Old Faxon still looks exactly like one of the familiar brick school buildings that dot Kansas City. But inside tells a different story.
The 65,000-square-foot building at 3710 Paseo — closed by Kansas City Public Schools more than 15 years ago — has been reborn as 46 apartments designed as affordable housing for people 55 and older. The units will rent from $530 to $630 a month.
Greater Kansas City Local Initiatives Support Corp., Sunflower Development Group, Pioneer Group and representatives of other civic groups gathered in the old school’s auditorium Friday morning to celebrate the conversion, which was at least four years in the making.
Stephen Samuels, executive director of Greater Kansas City LISC, said the redevelopment required a private developer to shoulder the risk, but it also required assistance from a host of community organizations.
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Samuels’ group provided $800,000 to pay for several preliminary studies, application fees and renderings.
“It’s a national trend for community development groups like ours to lend more to private developers,” Samuels said.
The hero of the day, according to speakers at the Faxon School Apartments’ grand opening, was Jason Swords with Sunflower Development, who navigated multiple lengthy channels to bring the public/private partnership to fruition. Swords, in turn, shared a long list of individuals, investors, and city and neighborhood officials who helped.
“It takes a village, truly,” Swords said.
He said reclamation of the vacant building would have been impossible without a 10-year property tax abatement granted by the Land Clearance for Redevelopment Authority.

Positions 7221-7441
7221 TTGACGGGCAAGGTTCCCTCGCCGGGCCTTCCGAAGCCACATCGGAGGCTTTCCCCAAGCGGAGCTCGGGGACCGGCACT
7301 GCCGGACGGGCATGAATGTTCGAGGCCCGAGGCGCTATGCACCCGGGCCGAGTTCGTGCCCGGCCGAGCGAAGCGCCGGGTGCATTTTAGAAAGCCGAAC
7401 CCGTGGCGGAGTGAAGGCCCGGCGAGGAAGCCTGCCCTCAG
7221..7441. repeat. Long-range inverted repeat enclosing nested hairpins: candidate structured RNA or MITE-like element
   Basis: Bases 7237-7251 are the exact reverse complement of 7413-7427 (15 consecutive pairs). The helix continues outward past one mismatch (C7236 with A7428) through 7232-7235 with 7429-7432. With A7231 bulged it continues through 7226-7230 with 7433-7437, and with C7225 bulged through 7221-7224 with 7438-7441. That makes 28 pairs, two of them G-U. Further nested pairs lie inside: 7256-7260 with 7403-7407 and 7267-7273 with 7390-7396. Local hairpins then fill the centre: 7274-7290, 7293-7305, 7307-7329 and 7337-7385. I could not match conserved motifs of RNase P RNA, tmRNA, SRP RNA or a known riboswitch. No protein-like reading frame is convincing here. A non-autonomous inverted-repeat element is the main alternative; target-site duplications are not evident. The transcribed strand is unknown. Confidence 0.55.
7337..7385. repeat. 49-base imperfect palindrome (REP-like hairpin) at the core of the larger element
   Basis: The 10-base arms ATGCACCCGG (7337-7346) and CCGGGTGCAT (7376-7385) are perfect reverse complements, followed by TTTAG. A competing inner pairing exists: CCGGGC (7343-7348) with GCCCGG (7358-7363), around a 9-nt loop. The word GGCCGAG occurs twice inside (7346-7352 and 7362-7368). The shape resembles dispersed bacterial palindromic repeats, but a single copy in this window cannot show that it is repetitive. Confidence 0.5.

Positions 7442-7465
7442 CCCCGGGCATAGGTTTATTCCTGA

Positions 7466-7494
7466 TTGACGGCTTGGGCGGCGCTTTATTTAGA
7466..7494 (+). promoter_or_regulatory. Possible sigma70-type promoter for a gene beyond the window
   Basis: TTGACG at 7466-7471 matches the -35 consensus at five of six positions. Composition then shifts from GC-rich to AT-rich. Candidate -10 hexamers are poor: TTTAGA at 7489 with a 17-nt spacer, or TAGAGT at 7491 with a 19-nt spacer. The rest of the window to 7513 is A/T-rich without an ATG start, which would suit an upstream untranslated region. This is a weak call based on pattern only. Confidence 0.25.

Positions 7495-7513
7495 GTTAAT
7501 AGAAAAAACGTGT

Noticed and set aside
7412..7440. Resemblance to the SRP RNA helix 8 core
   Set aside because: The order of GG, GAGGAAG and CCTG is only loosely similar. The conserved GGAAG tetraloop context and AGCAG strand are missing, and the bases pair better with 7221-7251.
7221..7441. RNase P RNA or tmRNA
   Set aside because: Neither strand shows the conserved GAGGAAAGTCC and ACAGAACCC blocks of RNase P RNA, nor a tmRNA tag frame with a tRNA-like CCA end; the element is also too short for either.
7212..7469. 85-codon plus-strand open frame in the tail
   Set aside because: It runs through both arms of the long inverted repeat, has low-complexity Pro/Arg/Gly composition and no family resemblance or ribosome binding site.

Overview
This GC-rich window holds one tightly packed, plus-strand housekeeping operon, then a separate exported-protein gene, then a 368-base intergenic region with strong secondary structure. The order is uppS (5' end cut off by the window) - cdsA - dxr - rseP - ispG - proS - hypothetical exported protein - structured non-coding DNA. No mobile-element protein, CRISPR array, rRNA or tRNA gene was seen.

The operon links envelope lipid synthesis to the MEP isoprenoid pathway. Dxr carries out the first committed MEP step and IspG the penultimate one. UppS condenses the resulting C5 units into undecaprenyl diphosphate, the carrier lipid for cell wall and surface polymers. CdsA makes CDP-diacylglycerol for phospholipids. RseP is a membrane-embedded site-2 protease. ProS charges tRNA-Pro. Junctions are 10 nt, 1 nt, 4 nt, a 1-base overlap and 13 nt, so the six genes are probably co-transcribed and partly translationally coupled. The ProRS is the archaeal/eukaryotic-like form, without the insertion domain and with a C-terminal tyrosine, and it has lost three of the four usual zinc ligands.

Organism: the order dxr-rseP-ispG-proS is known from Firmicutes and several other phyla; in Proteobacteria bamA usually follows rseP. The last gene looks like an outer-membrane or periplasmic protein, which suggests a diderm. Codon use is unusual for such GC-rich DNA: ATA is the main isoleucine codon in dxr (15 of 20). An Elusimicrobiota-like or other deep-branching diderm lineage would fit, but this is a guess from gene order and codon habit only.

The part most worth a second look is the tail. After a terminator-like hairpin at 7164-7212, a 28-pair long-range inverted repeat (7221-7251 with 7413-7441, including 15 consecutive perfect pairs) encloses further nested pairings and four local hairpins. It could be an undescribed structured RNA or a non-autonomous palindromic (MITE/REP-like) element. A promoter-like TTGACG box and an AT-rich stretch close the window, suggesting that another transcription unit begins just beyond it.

Swords said 15 of the units already have been rented and tenants are scheduled to begin moving in two weeks.
The renovation includes the auditorium, which will be available for neighborhood meetings, some common areas and a fitness center. Many of the hallways and classrooms maintain sections of old chalkboards and old pendant lights.
“It’s character,” said Candace Birdsong, who toured the building as a prospective renter.
Birdsong noted the combination of big old classroom-style windows and modern appliances as well as different wall treatments that meld preservation and new construction.
The units include studios and one- and two-bedroom apartments with new kitchen and bath fixtures and modern closet space. They are on four levels in what actually are three buildings. The original part of the school was built in 1910, and one addition was made in the 1920s, with a second addition in the 1950s.
City Manager Troy Schulte said the adaptive reuse of the school building is part of about $150 million in redevelopment on Kansas City’s East Side, and he urged similar projects to continue.
“People are hungry and willing to roll up their sleeves,” Schulte said of the city’s development potential.
Call the Faxon School Apartments at 816-569-4744.